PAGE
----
Gwawinapterus is neat for a bunch of reasons. In Canada, we’ve got pterosaur material from Dinosaur Provincial Park that probably belongs to Quetzalcoatlus (including an amazing wing bone with embedded velociraptorine tooth!), but Gwawinapterus is the first pterosaur that is only known from Canada. It’s also, as far as I know, the first cranial material of a pterosaur from Canada (which may not be saying a lot, but there you go).
Victoria, you always pick the prettiest specimens to work on.
Gwawinapterus is also an istiodactylid pterosaur, which is interesting by its own right simply because there aren’t a lot of istiodactylids known in the fossil record, period. Howse, Milner, and Martill showed in 2001 that “Ornithodesmus” latidens from the Isle of Wight actually represented a distinct genus of pterosaur, Istiodactylus, and thus the Istiodactylidae was born. Since then, there have been some more istiodactylid teeth identified in Europe, but most other species of istiodactylids come from China. These include Istiodactylus sinensis, Nurhachius, and a host of others. All istiodactylids have been named in just the last ten years.
Prior to finding Gwawinapterus, there was no indication that istiodactylids were found in North America...with a pretty big and potentially interesting exception. Bakker (1998) noted the presence of some pterosaur teeth in the Morrison Formation that bear a striking resemblance to istiodactylid teeth. Is it possible that istiodactylid pterosaurs were present in North America since the Jurassic? Only more discoveries will help us to sort out the biogeography of the group.
And finally, all other istiodactylids are found in much older rocks from the Early Cretaceous, whereas Gwawinapterus is of Late Cretaceous age. No other pterosaurs of this age have teeth! Why do we find a toothed pterosaur so late in the game? What were the functional advantages to retaining or losing teeth in pterosaurs? Many folks in the media have asked me what kind of things Gwawinapterus was eating. It’s a fair question, although I can’t really give a very satisfactory answer – I suspect it would have been just fine at taking down small prey, and may also have been a good scavenger. The small, tightly packed teeth are somewhat reminiscent of piranha teeth, although I am leery that by saying this people will picture swarms of Gwawinapterus surrounding some big dinosaur and nibbling it to bits within minutes. Even though that would be awesome. (Incidentally, this behaviour is probably not natural for piranhas, either.)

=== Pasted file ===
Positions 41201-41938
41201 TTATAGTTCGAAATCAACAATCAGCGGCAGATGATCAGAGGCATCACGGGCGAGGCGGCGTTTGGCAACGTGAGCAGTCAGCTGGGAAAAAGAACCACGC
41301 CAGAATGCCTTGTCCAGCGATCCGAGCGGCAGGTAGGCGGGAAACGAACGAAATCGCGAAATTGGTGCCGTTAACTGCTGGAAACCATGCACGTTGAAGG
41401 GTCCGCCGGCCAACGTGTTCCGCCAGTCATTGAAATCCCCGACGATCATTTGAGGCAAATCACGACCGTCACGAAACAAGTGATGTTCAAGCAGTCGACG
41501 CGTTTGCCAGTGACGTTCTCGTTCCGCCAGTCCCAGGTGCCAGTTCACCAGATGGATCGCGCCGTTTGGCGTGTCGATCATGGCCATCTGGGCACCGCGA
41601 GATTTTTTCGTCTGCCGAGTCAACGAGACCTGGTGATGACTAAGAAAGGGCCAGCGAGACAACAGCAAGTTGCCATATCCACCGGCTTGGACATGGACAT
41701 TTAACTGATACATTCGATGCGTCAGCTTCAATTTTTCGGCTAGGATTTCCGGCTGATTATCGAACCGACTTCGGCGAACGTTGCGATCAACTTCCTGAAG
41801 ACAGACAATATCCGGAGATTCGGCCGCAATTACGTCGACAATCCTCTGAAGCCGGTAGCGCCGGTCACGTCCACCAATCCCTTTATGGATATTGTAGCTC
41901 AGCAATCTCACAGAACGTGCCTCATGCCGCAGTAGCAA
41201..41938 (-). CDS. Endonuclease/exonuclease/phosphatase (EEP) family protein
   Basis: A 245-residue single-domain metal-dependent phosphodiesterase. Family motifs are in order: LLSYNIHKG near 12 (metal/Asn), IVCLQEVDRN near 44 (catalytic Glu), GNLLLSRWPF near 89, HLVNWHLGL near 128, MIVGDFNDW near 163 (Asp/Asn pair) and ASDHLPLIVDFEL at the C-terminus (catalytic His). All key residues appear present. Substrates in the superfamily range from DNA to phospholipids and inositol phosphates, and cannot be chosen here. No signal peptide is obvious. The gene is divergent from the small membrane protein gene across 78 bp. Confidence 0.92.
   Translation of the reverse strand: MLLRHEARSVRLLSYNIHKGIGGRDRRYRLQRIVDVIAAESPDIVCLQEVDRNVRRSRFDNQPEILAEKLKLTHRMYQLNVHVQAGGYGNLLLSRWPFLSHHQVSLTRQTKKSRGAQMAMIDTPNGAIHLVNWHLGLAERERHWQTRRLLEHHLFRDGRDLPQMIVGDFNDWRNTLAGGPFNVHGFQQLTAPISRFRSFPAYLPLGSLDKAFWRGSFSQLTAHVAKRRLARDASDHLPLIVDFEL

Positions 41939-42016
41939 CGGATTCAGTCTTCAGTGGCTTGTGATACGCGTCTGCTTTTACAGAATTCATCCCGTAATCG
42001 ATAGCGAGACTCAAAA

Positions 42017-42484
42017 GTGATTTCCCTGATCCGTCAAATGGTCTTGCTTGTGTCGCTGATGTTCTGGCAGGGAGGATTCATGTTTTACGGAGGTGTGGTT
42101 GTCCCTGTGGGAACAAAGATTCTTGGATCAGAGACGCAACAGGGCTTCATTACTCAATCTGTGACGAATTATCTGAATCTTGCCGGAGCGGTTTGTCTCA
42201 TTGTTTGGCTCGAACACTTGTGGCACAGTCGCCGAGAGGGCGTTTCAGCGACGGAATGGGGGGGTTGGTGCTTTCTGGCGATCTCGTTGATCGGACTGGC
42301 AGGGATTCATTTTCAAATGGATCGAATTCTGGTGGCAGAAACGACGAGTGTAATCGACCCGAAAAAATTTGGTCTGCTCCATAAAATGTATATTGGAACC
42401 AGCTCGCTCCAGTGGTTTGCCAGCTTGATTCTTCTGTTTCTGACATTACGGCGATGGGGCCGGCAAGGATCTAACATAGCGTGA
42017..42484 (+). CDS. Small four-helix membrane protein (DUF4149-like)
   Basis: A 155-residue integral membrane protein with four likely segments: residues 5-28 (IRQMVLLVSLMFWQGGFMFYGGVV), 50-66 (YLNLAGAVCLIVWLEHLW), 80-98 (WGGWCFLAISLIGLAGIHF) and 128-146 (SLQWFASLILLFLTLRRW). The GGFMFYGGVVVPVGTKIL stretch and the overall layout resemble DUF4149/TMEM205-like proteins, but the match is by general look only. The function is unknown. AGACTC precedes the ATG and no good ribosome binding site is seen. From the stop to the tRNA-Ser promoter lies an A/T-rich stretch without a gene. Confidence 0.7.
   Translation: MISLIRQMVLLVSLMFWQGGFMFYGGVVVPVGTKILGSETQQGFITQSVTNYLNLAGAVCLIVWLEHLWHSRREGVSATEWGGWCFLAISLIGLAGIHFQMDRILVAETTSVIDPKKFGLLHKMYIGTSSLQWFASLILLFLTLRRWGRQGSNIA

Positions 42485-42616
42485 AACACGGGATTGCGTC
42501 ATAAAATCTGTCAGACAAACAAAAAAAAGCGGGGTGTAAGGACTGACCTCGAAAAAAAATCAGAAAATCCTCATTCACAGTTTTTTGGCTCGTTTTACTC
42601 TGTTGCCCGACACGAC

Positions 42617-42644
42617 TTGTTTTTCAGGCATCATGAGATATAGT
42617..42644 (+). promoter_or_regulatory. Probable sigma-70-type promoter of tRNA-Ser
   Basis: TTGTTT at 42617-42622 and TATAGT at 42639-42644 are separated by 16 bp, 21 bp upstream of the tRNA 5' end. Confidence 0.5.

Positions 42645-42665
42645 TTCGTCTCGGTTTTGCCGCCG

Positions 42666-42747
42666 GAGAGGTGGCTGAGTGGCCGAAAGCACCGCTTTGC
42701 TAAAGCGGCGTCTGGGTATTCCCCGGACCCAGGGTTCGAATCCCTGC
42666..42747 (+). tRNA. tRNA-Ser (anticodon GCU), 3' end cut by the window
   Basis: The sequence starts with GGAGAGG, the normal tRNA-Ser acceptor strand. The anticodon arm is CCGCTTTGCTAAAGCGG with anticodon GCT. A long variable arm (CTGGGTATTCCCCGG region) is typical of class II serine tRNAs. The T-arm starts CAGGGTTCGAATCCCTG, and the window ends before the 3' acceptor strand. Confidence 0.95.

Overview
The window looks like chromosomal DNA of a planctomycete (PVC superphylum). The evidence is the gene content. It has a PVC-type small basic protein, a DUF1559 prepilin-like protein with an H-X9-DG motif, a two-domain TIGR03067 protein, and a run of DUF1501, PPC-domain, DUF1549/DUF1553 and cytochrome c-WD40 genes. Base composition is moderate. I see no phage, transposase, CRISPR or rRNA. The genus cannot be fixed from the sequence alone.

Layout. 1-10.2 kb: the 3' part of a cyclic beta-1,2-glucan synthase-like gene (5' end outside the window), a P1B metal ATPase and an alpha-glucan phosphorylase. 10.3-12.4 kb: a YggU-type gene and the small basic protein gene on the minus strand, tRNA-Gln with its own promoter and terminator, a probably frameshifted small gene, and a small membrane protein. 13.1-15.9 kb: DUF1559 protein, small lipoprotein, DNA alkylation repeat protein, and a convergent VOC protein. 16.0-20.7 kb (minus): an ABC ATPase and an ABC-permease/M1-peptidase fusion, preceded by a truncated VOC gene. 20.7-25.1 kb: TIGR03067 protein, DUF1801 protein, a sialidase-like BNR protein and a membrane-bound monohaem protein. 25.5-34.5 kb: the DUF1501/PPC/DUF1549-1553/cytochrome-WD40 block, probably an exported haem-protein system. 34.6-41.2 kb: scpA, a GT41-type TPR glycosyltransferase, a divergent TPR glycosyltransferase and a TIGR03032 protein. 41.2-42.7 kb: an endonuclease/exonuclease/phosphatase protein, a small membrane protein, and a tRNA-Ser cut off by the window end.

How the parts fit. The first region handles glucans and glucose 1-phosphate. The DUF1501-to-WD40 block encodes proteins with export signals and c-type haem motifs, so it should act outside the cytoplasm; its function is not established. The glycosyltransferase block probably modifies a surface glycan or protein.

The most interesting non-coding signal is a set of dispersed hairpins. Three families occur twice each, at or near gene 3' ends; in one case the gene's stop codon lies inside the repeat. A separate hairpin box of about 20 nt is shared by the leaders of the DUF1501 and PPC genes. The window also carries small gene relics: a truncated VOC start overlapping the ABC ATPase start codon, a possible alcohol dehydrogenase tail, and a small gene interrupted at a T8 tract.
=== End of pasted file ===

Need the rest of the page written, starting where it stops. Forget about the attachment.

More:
Grr! (Thanks, Wikipedia.)
With its long snout and sharp little teeth, maybe Gwawinapterus was good at sticking its nose into carcasses and nipping bits of meat off the bones. This is not an original idea – Howse et al. proposed it back in 2001 for Istiodactylus latidens. Whatever it was doing, Gwawinapterus was probably doing it differently from other pterosaurs at the time, and I think that’s interesting.
Andres B, Ji Q. 2006. A new species of Istiodactylus (Pterosauria, Pterodactyloidea) from the Lower Cretaceous of Liaoning, China. Journal of Vertebrate Paleontology 26:70–78.
Arbour VM, Currie PJ. 2011. An istiodactylid pterosaur from the Upper Cretaceous Nanaimo Group, Hornby Island, British Columbia, Canada. Canadian Journal of Earth Sciences 48:63-69.
Bakker RT. 1998. Dinosaur mid-life crisis: the Jurassic–Cretaceous transition in Wyoming and Colorado. New Mexico Museum of Natural History and Science Bulletin 14: 67–77.
Currie PJ, Jacobsen AR. 1995. An azhdarchid pterosaur eaten by a velociraptorine theropod. Canadian Journal of Earth Sciences 32:922-925.
Howse SCB, Milner AR, Martill DM. 2001. Pterosaurs. In: Martill DM, Naish D (eds.) Dinosaurs of the Isle of Wight. The Palaeontological Association, London, UK., pp. 324–335.
Sazima I, Machado FA. 1990. Underwater observations of piranhas in western Brazil. Environmental Biology of Fishes 28:17-31.
Wang X, Kellner AWA, Zhou Z, Campos DA. 2005. Pterosaur diversity and faunal turnover in Cretaceous terrestrial ecosystems in China. Nature 437: 875–879.